If you know two things about the deep web (perhaps based on new knowledge from House of Cards), then you know that it’s full of (A) shady characters and (B) illegal stuff for sale. You can browse the online aisles for drugs, child porn or the services of hitmen, or even tool up to do the task yourself by buying guns from a darknet arms dealer.

Profile of New York Mafia's "Weakening" Power Over Labor Unions

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Organized labor is no longer the cash cow it once was for organized crime.
That was the apparent thrust of a recent WSJ.com report that noted the mob's infiltration of unions in the U.S. started to steadily weaken in the 1980s when then Manhattan U.S. Attorney Rudolph Giuliani took aggressive measures.
The article offered two examples for the cause of the Mafia's decline on the union front: the 1986 Commission Case, at which defendants were charged with belonging to the Concrete Club, and the so-called Windows case of 1990.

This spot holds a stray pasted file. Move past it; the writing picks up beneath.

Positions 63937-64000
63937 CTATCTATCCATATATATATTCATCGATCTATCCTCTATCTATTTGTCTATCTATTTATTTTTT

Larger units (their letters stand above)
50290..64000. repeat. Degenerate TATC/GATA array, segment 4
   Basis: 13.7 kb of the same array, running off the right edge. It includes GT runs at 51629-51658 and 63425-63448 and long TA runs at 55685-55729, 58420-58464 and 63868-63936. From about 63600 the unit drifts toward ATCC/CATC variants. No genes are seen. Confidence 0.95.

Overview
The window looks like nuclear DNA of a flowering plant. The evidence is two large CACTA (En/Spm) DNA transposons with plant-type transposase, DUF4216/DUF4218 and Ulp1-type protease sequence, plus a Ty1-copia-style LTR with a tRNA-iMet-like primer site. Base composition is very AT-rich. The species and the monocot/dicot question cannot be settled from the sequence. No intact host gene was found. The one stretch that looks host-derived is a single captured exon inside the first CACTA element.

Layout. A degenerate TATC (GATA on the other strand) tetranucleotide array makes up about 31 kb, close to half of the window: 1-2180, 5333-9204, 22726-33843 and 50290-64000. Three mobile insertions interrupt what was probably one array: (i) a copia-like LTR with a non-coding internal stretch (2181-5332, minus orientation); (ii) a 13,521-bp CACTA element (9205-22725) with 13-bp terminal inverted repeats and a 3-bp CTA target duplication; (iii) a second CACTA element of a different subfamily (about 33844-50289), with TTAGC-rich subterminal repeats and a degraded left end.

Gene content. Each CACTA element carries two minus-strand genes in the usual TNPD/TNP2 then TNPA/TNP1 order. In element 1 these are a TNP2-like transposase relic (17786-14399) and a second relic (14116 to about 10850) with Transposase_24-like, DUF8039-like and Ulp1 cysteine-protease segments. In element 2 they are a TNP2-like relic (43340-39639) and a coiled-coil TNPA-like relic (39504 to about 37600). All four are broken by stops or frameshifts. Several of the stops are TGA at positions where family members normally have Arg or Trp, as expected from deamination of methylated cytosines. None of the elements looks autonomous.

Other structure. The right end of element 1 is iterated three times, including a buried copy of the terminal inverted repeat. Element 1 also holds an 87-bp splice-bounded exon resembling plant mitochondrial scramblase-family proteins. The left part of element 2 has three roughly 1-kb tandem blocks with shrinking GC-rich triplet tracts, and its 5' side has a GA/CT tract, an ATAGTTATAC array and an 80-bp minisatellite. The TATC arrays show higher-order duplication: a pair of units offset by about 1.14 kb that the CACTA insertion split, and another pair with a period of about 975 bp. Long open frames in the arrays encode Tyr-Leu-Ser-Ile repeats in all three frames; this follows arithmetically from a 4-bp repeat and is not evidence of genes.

The WSJ article, however, failed to note, or conveniently overlooked, a couple of things: namely two recent busts regarding a total of three mob families in control of two unions, one in private sanitation, the other concrete.

Yep. Apparently when Giuliani ended the Concrete Club, one of the bosses didn't get the message, even though he is serving life sentences because of it.

In the more recent case 32 mobsters and associates affiliated with both the …

How Ndrangheta Dominated the Drug Trade

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The following was written by Charles DeLucca, our itinerant journalist, who occasionally files reports with Cosa Nostra News based on his observations and thoughts regarding organized crime, Italian-style, in all its various guises and locals.
Most of the time, when I mention I am of Italian nationality, people ask me about every single issue relating to Italy. From Berlusconi to La Cicciolina (a Hungarian-born Italian porn star, politician and singer, famous for delivering political speeches with her breasts exposed).
They also ask my about the dynamics of organized crime. Certain topics are off limits because it’s really, really difficult to explain the truth about certain groups.